Bell Curve The Law Talking Guy Raised by Republicans U.S. West
Well, he's kind of had it in for me ever since I accidentally ran over his dog. Actually, replace "accidentally" with "repeatedly," and replace "dog" with "son."

Tuesday, December 16, 2008

Hill Battles Begin - and the Filibuster is Discussed

So, Pelosi has made it plain to Rahm Emmanuel and Obama that she expects to speak for the Democrats in the House in their negotiations. She will do what she can to torpedo any attempt by Obama to forge his own House coalition. Expect similar words from Harry Reid, although the Senate is always harder to control.

We discussed earlier on this blog that reaching out to Republicans is almost irrelevant now, as they are all but irrelevant. The goal is just to reach out to a handful of 2 or 3 Senators. Or, as Nate Silver suggested yesterday (and I've been bitching about since George Mitchell screwed the pooch in 1993) bar the "gentleman's filibuster" and require a real filibuster. Beyond that, the whole issue will be negotiating within the Democratic caucus to find the right balance. It helps that there are several new Senators that owe their election to Obama, and four more who will owe their appointments to him. Pelosi wants to be the dealmaker, not someone who is sidelined by moderates in the Senate and the WH. We shall see how the new Congress governs soon enough.

I suspect that Silver's recent call is going to be amplified by others to really crack down on the filibuster (his political analysis is very cutting edge numerically, but otherwise conventional). The legitimacy of filibustering is at an all-time low with a huge Democratic majority in the Senate and a mandate for serious action in the midst of a sudden and dramatic recession. Also, the large Democratic majority and likely results in 2010 suggest that Democrats have less insittutional reason in the short run to protect the gentleman's filibuster.

For those who don't know, until about 1970, a filibuster had to be real (reading endlessly). Cloture (the right to end debate) did not originally exist. It was just a waiting game. Filibuster usually broke evnetually. Then around 1900, there was created a 2/3 vote to invoke cloture. In 1975, this was lowered to 60 votes, but the act of filibustering was made easier (to remove the unseemly spectacle). Debate could be put on hold while the Senate took up other business. So a filibuster could essentially remain in place while the Senate proceeded to other business. The result has been the unexpected and unanticipated creation of real supermajority requirement in the Senate.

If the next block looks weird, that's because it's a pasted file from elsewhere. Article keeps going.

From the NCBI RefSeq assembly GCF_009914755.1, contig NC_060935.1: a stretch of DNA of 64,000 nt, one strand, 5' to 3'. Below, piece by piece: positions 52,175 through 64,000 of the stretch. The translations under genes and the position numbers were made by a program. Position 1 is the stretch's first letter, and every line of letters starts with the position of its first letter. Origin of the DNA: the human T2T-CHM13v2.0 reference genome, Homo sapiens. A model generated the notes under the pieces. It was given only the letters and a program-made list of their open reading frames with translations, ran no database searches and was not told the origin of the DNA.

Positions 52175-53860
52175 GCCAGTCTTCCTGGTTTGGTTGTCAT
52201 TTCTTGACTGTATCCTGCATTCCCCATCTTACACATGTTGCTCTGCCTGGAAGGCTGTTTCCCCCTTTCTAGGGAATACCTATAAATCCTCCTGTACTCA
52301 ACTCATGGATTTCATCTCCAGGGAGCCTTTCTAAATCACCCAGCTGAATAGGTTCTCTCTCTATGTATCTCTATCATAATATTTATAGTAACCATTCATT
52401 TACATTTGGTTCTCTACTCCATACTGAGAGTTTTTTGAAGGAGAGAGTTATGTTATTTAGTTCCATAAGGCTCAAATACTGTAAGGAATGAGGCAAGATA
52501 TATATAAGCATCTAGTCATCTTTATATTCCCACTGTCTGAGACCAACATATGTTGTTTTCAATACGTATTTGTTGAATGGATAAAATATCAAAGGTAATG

Let me repeat that, the filibuster as we see it today was NOT part of Madison's plan, nor anyone else's. And for nearly 200 years, the basic rule was that a handful of senators could block a piece of legislation for a while at enormous cost of political capital, but the general principle was majority rule. Erosion of this principle has been a serious cause of failed government in Washington. It also seems to have encouraged the executive to "go it alone" as much as possible under Bush, because of the deadlocked Senate. The senate should, I believe, revert to earlier rules on filibuster that relegate it to a rare high-cost tactic. I was in favor of this, btw, even when the Dems were in the minority, although I confess that I was happy at that time with the results of a bad rule (blocked GOP legislation).

2 comments:

Spotted Handfish said...

LTG, is the filibuster simply a matter of convention then, or is it part of the rules of the Senate?

The Law Talking Guy said...

It is part of the Senate's precedent and current procedural and parliamentary rules. The rule that permits a filibuster is the one that requires 60 votes to end debate. The convention that enables the practice is the one that allows the Senate to go onto other business when "debate" is not ended, rather than insisting that the filibusterers continue the debate or permit a vote on the question.